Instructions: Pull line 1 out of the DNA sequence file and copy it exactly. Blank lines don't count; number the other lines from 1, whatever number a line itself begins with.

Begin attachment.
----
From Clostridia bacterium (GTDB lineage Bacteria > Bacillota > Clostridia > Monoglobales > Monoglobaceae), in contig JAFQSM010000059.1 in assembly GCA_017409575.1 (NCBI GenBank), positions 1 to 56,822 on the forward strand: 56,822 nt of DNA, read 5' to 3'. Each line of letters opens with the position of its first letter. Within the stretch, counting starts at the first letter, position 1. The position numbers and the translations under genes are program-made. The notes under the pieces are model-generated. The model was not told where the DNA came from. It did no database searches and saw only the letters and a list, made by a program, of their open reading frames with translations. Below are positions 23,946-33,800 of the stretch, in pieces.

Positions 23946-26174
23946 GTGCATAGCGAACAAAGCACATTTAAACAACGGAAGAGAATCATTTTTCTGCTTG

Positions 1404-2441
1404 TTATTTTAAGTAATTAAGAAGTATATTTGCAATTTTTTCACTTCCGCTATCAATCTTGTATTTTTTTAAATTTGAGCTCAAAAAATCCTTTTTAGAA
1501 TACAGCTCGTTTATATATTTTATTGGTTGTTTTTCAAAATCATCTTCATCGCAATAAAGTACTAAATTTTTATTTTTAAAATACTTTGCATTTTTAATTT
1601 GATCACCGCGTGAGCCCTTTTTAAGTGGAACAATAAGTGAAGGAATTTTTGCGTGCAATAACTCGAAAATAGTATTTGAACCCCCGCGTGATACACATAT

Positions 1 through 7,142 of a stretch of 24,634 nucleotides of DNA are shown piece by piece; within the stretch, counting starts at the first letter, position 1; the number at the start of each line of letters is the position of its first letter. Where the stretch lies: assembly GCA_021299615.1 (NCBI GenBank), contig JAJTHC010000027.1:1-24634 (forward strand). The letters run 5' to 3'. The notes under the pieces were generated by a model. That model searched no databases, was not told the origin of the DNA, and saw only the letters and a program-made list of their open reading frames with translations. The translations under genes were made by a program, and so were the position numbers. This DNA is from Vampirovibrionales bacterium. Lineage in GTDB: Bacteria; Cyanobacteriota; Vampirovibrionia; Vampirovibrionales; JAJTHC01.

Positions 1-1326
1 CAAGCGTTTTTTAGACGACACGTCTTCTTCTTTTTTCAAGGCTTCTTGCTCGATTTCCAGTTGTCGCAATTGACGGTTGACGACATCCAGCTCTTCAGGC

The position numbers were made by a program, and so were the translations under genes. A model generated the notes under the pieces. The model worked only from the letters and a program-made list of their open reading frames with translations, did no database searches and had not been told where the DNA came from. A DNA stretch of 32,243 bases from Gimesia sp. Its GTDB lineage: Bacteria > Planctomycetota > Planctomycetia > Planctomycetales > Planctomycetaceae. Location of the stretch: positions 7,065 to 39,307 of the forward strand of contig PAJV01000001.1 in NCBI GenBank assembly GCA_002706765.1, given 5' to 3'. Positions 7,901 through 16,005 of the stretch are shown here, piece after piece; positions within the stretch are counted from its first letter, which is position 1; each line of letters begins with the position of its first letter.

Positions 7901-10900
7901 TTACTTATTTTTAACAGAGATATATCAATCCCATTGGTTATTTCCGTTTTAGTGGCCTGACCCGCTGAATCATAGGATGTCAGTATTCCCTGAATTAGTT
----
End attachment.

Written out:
From Clostridia bacterium (GTDB lineage Bacteria > Bacillota > Clostridia > Monoglobales > Monoglobaceae), in contig JAFQSM010000059.1 in assembly GCA_017409575.1 (NCBI GenBank), positions 1 to 56,822 on the forward strand: 56,822 nt of DNA, read 5' to 3'. Each line of letters opens with the position of its first letter. Within the stretch, counting starts at the first letter, position 1. The position numbers and the translations under genes are program-made. The notes under the pieces are model-generated. The model was not told where the DNA came from. It did no database searches and saw only the letters and a list, made by a program, of their open reading frames with translations. Below are positions 23,946-33,800 of the stretch, in pieces.